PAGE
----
President Davis shares her story at freshman chapel
Published: September 04, 2023
Author: Terri Sunderland
The recent Welcome Weekend at Greenville University included a Sunday morning chapel to welcome traditional undergraduate students to the 2023-2024 school year.
GU President Suzanne Davis was the featured speaker for the service. President Davis passionately shared her journey that started when she sat in that very room as a student at Greenville College.
Back then, Davis sat in the back of the chapel as a skeptic. She came to college primarily to run track and play volleyball. She wanted to get her degree, attend law school, and skirt through “all this Christianity stuff," as she termed it. "What I didn't expect,” Davis said, "was that I would meet Jesus here."
She told the students that just like her, their story here doesn't have to begin with knowing Jesus. She just invited them to be open to discovering Him, much like she did.
WHO IS THIS JESUS?
Davis shared the biblical story of the adulterous woman brought before Jesus in John chapter 8.
Yet the preface to that story chronicles an argument about who Jesus may be. There were dedicated followers who believed they knew Jesus and all there was to know of Him; the masses were following Jesus, proclaiming He must be the Messiah. Even the guards who were supposed to arrest Jesus weren't sure they should arrest Him because they were fearful that He just might be the son of God. Then there was the cautious skeptic, the Pharisee Nicodemus, who was intrigued with this man and said, "What if this man is the son of God?"
Davis invited the students to assess who they might be most like as they began their time at GU.
Davis confessed that she was much like Nicodemus during her first year at Greenville College. She was searching for something but wasn't willing to go all in all at once. She was a skeptical observer seeking something but didn't know quite what.
JOHN 8: THE WOMAN CAUGHT IN ADULTERY
The Pharisees brought a woman caught in adultery to Jesus. As the crowd was ready to stone her, Jesus said, "Let any one of you who is without sin be the first to cast a stone at her." Slowly, they all went away. "Then neither can I condemn you," Jesus said to her.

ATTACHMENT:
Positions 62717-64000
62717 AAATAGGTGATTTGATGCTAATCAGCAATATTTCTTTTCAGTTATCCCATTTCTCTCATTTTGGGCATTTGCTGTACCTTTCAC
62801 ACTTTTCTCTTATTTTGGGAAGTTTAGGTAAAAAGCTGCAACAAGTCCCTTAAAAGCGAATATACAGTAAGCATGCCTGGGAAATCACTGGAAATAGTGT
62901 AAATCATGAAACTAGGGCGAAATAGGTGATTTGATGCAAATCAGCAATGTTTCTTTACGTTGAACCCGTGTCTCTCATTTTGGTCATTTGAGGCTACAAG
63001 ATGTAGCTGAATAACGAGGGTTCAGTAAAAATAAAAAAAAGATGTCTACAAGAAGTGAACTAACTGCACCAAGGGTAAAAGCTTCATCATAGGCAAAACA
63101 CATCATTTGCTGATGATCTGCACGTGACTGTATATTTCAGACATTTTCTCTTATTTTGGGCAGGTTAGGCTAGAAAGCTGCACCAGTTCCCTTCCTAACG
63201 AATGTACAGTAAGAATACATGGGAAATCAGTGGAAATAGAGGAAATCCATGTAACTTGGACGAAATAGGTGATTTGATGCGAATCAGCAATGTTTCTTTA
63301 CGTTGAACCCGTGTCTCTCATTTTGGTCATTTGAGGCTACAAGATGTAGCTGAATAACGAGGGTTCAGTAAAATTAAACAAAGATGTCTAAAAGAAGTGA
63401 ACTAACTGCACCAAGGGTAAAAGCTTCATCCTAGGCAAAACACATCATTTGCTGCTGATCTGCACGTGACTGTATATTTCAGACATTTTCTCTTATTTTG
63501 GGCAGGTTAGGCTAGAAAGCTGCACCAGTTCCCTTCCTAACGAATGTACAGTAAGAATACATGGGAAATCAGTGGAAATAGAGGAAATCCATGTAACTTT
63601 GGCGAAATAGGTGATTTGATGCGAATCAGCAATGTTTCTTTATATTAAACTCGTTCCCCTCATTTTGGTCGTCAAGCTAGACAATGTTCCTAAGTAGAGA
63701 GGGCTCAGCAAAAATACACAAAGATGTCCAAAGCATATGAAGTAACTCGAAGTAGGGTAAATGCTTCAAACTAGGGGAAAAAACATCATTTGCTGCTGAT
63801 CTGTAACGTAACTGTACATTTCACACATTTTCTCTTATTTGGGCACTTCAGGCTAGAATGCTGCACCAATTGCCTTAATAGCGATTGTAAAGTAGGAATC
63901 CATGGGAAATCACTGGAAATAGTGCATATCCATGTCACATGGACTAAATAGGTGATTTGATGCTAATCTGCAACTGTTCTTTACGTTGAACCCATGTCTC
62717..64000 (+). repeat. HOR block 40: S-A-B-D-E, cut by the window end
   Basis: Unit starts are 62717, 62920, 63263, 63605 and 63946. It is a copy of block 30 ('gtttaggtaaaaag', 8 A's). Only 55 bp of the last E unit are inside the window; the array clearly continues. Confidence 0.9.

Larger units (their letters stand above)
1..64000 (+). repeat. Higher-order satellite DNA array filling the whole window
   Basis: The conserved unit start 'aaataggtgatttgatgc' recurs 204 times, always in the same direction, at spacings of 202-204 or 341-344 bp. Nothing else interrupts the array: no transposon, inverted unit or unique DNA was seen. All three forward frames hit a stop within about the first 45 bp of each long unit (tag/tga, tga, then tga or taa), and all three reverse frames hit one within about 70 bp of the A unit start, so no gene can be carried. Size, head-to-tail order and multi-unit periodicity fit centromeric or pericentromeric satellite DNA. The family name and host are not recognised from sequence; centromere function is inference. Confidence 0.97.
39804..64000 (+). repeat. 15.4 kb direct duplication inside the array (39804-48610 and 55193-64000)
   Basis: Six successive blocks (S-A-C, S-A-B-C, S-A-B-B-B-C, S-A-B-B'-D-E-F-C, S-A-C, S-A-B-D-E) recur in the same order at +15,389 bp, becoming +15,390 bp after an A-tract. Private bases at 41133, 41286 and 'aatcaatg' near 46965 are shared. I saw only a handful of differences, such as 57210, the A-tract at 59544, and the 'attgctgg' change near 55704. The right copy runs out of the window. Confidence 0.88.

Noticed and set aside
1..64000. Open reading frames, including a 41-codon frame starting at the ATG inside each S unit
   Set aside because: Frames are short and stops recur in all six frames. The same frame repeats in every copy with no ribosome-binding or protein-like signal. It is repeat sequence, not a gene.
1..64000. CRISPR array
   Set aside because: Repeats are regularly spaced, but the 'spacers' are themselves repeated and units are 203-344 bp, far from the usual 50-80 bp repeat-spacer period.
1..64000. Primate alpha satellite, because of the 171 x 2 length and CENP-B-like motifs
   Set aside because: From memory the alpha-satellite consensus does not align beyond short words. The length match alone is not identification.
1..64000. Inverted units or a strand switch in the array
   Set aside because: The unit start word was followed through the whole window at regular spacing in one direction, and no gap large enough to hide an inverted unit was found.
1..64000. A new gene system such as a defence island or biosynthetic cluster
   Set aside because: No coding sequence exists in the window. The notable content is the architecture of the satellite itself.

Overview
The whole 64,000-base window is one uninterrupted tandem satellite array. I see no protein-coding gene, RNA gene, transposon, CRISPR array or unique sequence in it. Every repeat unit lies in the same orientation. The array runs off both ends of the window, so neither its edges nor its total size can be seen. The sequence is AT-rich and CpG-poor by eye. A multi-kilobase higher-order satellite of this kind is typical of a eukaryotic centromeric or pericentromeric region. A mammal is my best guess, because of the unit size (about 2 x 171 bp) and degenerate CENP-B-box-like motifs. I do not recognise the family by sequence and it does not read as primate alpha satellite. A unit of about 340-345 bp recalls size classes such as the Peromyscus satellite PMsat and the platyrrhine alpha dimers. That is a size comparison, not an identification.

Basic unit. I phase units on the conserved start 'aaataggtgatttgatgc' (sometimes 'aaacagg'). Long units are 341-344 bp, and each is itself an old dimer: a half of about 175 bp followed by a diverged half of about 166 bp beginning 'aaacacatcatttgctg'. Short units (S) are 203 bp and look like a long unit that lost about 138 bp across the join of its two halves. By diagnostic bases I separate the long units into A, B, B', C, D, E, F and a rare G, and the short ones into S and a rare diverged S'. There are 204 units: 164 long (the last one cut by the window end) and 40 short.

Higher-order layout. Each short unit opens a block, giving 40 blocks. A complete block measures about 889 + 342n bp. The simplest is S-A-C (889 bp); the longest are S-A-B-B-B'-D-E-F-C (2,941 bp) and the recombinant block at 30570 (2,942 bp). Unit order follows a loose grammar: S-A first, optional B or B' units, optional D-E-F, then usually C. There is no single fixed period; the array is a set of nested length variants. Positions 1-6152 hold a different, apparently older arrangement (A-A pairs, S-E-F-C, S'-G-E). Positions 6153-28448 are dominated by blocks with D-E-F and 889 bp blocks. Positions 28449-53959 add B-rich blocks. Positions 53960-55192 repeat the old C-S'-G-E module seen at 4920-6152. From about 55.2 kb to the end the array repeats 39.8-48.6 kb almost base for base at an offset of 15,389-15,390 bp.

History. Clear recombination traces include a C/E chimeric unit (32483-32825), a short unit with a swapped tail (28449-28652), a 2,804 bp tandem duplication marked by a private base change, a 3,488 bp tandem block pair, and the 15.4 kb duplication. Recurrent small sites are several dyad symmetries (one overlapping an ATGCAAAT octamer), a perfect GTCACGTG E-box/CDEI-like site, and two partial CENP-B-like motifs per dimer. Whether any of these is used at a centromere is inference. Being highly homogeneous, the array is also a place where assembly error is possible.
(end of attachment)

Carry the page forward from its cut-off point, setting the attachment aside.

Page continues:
The Pharisees walked away because they knew they'd sinned.
"Don't let the fact that others may look like they aren't sinners be a reason for you to withdraw from Jesus,” Davis said. “Sin is what we all have in common. Whether you believe in Jesus or not, there is a God, and we are not Him. If you allow Jesus to meet you where you are, you'll find a whole new world with Him."
Davis suggested to the students that maybe some are like the Pharisees, who think they've figured everything out. Yet, there is always more to discover about Jesus.
"I was like the woman in the story. I was also like the people wanting to cast stones," said Davis. But she sat in the back of the chapel and began to learn about Jesus.
PRESIDENT DAVIS’ STORY
"In my own story, I was so stricken by grief I could not reconcile my current experience with a loving God,” Davis continued. “I ended up here at GU because it was just a few miles across the river from where they were studying a genetic disease that was taking the lives of both of my brothers. My dad – my rock – was dying of cancer, and one of my brothers was in ICU my entire first year of college. I would travel daily to the Children's Hospital in St. Louis.
"I questioned God. ‘If you are real, why is this happening?’ When you have that void in your heart and can't reconcile your experiences, you chase after things that fill your mind or body.
"This condemned woman was chasing after the wind, like me. She didn't want to be touched, but Jesus touched her. Jesus called her by name because she was a child of God.
"Maybe you are like a Pharisee and think you've figured it all out. Maybe you’re more like Nicodemus, and you are intrigued. Or maybe you're like the adulterous woman, chasing the wind and struggling with grief. Your story begins now."
WHAT LEGACY WILL YOU LEAVE?
"Whatever your story is, it matters not. Jesus has already forgiven you. He is the light of the world that casts out all darkness. I didn't change overnight, but in a moment, God assured me that He knew my name and that I was a child of God. One step after another, I began chasing after God. I surrounded myself with others who brought me along in a positive direction. I started attending things with more of an open mind. It's not like I stopped the destructive behaviors all at once, but I let Jesus heal my grieving heart step by step."
Davis challenged the students to think about who they want to be and what legacy they will leave. She shared that one of the most compelling things that drew her to Christianity was the 12 B-team disciples who changed the world. Their testimony still has an impact thousands of years later.
She challenged students to meet Jesus where they are. "He's open to changing your heart and healing your mind. Every day, I learn something new about his love and grace.
"My brother left a legacy. He was a person of faith. He could barely talk but said, ‘Don't feel sorry for me. I am going to be with Jesus.’ Though he was a former athlete, he served with a stricken body as an activity director in a nursing home. Hundreds of people showed up to his funeral in a January snowstorm.
"I live in the 3 percent," said Davis. "The odds are 97 percent against me. It's statistically impossible that I live the life I live, and I don't take that for granted.
"Students, this is your journey over the next few years. Jesus wants to know you and heal you. What legacy will you leave when your time here is done? Let's discover Jesus together. We are so glad you're here.”